GenLang PI's: Jake Michaelson, Bruce Tomblin

Italian Dyslexia cohort
The Italian Dyslexia cohort focuses on the definition of a multifactorial model of dyslexia. Goals of the study include characterization of genetic and environmental effects on intermediate phenotypes underlying reading acquisition, and the identification and definition of early markers and new rehabilitation techniques, by implementing new neurocognitive training. The techniques employed include molecular genetic analysis, neuroimaging and electrophysiological techniques, as well as behavioural evaluations. The Italian Dyslexia cohort collected information on a range of reading-, speech- and language-related phenotypes.
GenLang PI's: Sara Mascheretti, Cecilia Marino

Italian Language community-based cohort
This research focuses on understanding the genetic and environmental factors that influence language development by studying a general population sample of Italian children aged 3 to 11 years old. The study also explores gene x environment interactions to model as closely as possible the tangled relationships between nature and nurture. The cohort collected several spoken language measures.
GenLang PI's: Sara Mascheretti, Valentina Riva

Oxford Dyslexia cohort
The Oxford Dyslexia cohort (also named UK Dyslexia cohort) is composed of 350 families and ~500 unrelated controls recruited in Reading and Oxfordshire, UK. The study has contributed to research on the genetics of dyslexia for over two decades, starting with linkage and candidate-genes studies and now contributing to GWAS meta-analysis efforts. The cohort also collected quantitative information on reading ability in children 6 to 12 years of age.
GenLang PI's: Silvia Paracchini, John Stein

Oxford Study of Children's Communication Impairments (OSCCI)
In this study, UK families were recruited with twin children aged between 6;0 and 11;11 years, whose first language at home was English. The study aimed for an over-representation of twin pairs in which one or both twins had language or literacy problems that might be indicative of developmental language disorder. The study collected a wide range of speech-, reading- and language-related measures.
GenLang PI's: Dorothy Bishop, Dianne Newbury

Raine Study
The Australia-based Raine Study was established between 1989 and 1991 to determine how events during pregnancy and childhood influence health in later life. 2,900 pregnant women entered the study and 2,868 live births were recruited into the Raine Study cohort. These families have provided environmental, developmental, and health information over the past 27 years, including multiple speech-, reading- and language-related measures at early developmental and later timepoints, providing a unique and valuable resource covering a wide range of research areas.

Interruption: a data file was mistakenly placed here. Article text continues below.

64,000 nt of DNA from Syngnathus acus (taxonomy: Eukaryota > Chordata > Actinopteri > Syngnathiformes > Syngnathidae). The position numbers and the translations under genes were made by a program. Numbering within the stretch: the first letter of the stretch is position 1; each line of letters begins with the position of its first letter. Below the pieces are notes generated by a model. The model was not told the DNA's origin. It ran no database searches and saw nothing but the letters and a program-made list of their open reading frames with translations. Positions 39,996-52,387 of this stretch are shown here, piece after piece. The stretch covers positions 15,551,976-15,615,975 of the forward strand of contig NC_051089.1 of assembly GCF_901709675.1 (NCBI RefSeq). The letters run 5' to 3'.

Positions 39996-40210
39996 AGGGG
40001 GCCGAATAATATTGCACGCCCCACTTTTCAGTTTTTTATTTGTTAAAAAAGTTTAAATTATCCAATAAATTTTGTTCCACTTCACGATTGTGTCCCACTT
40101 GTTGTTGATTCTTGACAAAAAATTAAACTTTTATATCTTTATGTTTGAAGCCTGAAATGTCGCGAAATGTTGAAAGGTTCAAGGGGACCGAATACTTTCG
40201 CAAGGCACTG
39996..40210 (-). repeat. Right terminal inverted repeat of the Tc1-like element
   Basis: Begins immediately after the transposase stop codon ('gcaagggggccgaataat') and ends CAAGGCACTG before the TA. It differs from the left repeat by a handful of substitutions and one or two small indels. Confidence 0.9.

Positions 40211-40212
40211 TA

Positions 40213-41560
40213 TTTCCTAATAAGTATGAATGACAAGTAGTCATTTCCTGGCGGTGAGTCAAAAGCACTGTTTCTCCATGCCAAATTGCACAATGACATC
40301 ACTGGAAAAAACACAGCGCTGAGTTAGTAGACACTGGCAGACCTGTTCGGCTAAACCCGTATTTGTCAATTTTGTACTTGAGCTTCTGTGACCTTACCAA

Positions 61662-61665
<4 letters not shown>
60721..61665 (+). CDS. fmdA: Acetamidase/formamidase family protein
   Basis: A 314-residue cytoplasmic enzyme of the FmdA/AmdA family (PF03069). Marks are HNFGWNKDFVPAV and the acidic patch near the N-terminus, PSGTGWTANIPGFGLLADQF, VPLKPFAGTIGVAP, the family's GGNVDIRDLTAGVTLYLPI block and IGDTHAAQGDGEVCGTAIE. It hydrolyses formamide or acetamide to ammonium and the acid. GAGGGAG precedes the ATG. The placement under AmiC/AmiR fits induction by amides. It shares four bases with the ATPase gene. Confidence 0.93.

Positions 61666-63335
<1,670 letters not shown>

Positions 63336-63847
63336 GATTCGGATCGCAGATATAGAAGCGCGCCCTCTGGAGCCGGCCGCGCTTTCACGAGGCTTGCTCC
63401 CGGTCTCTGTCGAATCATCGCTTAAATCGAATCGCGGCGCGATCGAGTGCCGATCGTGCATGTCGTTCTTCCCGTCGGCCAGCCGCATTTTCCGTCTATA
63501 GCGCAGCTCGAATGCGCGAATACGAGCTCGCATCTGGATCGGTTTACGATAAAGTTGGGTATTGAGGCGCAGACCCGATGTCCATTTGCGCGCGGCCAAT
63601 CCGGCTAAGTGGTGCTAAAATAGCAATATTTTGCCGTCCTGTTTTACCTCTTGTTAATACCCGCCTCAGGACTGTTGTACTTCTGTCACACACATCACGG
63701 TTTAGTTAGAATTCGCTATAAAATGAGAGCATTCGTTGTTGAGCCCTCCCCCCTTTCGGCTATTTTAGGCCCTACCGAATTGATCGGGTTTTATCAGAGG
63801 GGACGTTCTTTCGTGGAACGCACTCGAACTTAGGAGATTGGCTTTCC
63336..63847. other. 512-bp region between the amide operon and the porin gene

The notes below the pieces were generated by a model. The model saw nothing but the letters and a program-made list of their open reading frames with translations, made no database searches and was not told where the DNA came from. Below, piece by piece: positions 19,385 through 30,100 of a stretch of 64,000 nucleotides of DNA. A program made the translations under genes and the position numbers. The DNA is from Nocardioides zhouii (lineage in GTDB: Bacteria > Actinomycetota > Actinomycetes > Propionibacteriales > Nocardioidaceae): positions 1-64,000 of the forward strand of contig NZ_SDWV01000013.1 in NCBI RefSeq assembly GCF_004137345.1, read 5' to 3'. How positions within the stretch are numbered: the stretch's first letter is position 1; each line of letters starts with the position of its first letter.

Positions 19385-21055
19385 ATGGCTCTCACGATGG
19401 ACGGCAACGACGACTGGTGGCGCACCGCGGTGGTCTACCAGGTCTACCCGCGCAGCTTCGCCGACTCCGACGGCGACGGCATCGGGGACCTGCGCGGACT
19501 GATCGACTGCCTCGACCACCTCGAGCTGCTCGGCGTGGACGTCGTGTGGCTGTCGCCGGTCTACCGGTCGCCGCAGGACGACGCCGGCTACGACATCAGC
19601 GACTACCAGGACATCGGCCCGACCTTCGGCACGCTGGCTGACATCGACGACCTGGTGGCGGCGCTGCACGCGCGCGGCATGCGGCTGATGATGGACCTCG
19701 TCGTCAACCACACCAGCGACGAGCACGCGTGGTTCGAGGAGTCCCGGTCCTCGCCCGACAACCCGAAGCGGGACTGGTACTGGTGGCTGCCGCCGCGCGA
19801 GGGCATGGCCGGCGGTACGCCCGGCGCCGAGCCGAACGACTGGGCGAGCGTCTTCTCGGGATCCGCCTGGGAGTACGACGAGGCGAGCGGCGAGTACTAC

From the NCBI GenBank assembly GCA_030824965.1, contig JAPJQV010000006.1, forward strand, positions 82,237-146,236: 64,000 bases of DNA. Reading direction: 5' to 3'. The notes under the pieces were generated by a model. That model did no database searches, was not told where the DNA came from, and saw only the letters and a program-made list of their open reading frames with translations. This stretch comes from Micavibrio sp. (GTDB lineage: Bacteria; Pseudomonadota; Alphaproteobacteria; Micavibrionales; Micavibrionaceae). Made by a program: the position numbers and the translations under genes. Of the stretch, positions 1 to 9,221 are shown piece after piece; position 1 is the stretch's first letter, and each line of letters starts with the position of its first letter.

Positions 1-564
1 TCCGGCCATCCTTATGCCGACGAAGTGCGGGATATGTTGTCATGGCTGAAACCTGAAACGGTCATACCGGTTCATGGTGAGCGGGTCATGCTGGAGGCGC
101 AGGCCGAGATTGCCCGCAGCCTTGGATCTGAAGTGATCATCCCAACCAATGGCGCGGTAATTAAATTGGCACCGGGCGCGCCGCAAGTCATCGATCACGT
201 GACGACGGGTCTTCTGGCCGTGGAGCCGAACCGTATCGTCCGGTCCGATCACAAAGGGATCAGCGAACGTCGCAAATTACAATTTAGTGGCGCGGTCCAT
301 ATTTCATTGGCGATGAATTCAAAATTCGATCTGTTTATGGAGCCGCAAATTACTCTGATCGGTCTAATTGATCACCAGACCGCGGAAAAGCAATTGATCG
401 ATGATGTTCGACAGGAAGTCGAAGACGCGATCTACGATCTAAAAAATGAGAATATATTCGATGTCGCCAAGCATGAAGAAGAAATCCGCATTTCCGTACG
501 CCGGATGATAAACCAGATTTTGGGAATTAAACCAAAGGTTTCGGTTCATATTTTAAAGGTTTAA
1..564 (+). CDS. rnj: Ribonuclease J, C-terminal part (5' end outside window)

GenLang PI's: Andrew Whitehouse, Craig Pennell

SLI Consortium (SLIC) cohort
The SLI Consortium (SLIC) cohort was recruited from five centres across the UK. All collections comprise British nuclear families who were recruited through at least one child with a formal diagnosis of specific language impairment (SLI), as was the standard terminology at time of recruitment. Speech, reading, language and IQ measures were collected for all probands and available siblings, regardless of language ability and DNA samples were collected from parents and children.
GenLang PI: Dianne Newbury

Stella cohort
The Stella cohort is derived from children visiting the different dyslexia clinics throughout Italy. All children were assessed with a homogeneous battery of neuropsychological tests, measuring a wide range of reading-related traits.
GenLang PI's: Silvia Paracchini, Giacomo Stella

Twins Early Development Study (TEDS)
The Twins Early Development Study (TEDS) is a large longitudinal twin study that recruited over 16,000 twin pairs born between 1994 and 1996 in England and Wales through national birth records. Rich cognitive and behavioural data have been collected from the twins from infancy to emerging adulthood, comprising data collections at ages 2, 3, 4, 7, 8, 9, 10, 12, 14, 16, 18 and 21 years of age. Data were collected from twins themselves, and from their parents and teachers, and involve measures on communication development and reading ability.
GenLang PI's: Kaili Rimfeld, Andrea Allegrini, Robert Plomin

Toronto cohort
The Toronto cohort is a family-based sample recruited for the investigating of reading difficulties at the Hospital for Sick Children in Toronto. A total of 624 children: those with reading difficulty and their siblings, aged 6 to 16 years were included. The Toronto cohort collected data on a wide range of reading- and language-related tests.
GenLang PI: Cathy Barr

York cohort
The York cohort is part of a six-year longitudinal language and reading project from 2007, funded by the Wellcome Trust, to investigate the nature of the developmental relationships between dyslexia and language disorder. The cohort collected a wide range of speech-, reading- and language-related measures at six timepoints in children aged 2 to 6 years.
GenLang PI's: Silvia Paracchini, Dianne Newbury, Maggie Snowling, Charles Hulme, Emma Hayiou-Thomas